It's a big deal, of course: The Knicks are in the playoffs! But somehow the headline on the front of the Post, under a picture of a straining Anthony, hints on its own at the lack of good copy on the series today: "Do or dire," it reads. Because death isn't really on the cards at Game 3.
Well, I don't know if I have a better way to sell "Carmelo Anthony's got tonight's game on his shoulders," but that's the news for today. It would be better to sex that up than to take a headline like "Do or die" and tamp it down with a pun so that it seems less dramatic. Of course another option was to leave this off the front altogether, and give it the full backpage alone, where you can do lots more to sell nerdier stories on sports.
But the Knicks occupy only a thin strip along the left margin of the front page today; most of the page is devoted to the story, billed "exclusive" by way of a red box with knockout type, of how the Internal Affairs Bureau of the New York Police Department got its first big break in its investigation into the vanishing of important people's tickets from the system.
Early last year, police-connected businessman Albert Thompson—who shares his deputy-commish title with celebs like Donald Trump and rubs shoulders with top brass, including Commissioner Ray Kelly—called his buddy, Sgt. Keshawn Hickman, saying he needed to get rid of a moving violation.
Hickman found out the ticket was already being heard in Bronx traffic court, and allegedly dispatched two rookies to take care of the problem.
Problem is the rookies didn't know what to do precisely when they got to the courthouse, and bumped into a Bronx sergeant there; they bluntly said they were there to make a ticket disappear, and the Bronx sergeant cried foul. Tapes documenting this episode were unearthed, and the two rookies testified behind closed doors to the I.A.B.
Exactly how this incident establishes a pattern or gives the I.A.B. what it needs to really clean house isn't quite made clear. And though it's a decisively reported story without too many details missing, there just aren't that many details. So the Post cover feels a little bit like a set-up. "INSIDE THE BIG TIX FIX!" reads the heavy black type, larger than the Post has gone in type size in quite some time, I think. There's an NYPD shield, some lede text, and the dek "How scam unraveled." Turn inside and find out: This one sergeant ordered two rookies to clean up a ticket for a deputy commissioner this one time last year.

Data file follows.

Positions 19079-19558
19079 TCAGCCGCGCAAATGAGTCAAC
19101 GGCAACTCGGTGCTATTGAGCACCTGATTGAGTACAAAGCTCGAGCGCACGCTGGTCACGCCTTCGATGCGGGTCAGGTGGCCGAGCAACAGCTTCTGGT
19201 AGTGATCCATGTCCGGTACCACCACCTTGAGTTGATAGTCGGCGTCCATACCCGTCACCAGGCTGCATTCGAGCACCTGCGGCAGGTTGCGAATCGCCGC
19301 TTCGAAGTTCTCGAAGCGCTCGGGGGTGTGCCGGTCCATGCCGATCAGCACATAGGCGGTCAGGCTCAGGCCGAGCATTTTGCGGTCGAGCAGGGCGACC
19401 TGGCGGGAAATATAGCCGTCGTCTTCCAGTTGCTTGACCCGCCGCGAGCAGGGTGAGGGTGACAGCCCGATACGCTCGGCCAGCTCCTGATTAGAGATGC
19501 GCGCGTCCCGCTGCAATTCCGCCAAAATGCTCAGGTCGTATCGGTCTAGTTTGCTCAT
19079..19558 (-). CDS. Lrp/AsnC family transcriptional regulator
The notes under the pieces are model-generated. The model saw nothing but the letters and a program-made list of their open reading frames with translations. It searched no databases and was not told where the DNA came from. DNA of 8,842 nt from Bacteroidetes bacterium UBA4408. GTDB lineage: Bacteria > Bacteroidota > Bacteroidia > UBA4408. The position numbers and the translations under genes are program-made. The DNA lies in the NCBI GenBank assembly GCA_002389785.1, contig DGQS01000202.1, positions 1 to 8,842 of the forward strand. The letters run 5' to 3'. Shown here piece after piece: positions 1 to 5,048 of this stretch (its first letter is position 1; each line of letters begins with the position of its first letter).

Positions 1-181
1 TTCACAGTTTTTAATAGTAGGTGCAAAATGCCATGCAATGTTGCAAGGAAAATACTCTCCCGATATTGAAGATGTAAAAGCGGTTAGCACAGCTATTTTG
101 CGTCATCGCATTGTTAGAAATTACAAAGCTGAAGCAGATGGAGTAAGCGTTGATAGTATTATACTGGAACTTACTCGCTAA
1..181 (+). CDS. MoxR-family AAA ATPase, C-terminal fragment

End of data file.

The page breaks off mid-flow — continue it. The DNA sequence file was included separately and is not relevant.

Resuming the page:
In other words: INSIDE THE BIG TIX FIX becomes INSIDE ONE KEYSTONE-COPS EPISODE WHERE TWO ROOKIES TRY TO FIX A TICKET IN THE BRONX. But almost distracting me from all of this is the fact that the deputy commissioner in question, businessman Albert Thompson, "falsely claims he is the brother of former Comptroller Bill Thompson," according to the Post, which leaves it right there. Who-wha?
Observations: It's actually not an easy one. Both papers did pretty nicely with, to my mind, not too much to go on. The Post's sale is aggressive, but so is the News'. It's a question of whether anticlerical boroughs types will gravitate more toward a mafia story or a story of petty corruption and favormongering among uniformed officers. I say it's a tossup, but that this crowd really belongs to the News anyway. Theodora Richards and Carmelo Anthony both look like they were on the front of the wrong paper this morning; switch them around and both pages make more sense. I call it a wash, though. I think, late in the week, you're looking for a story, and the mafia wins.
Winner: Daily News.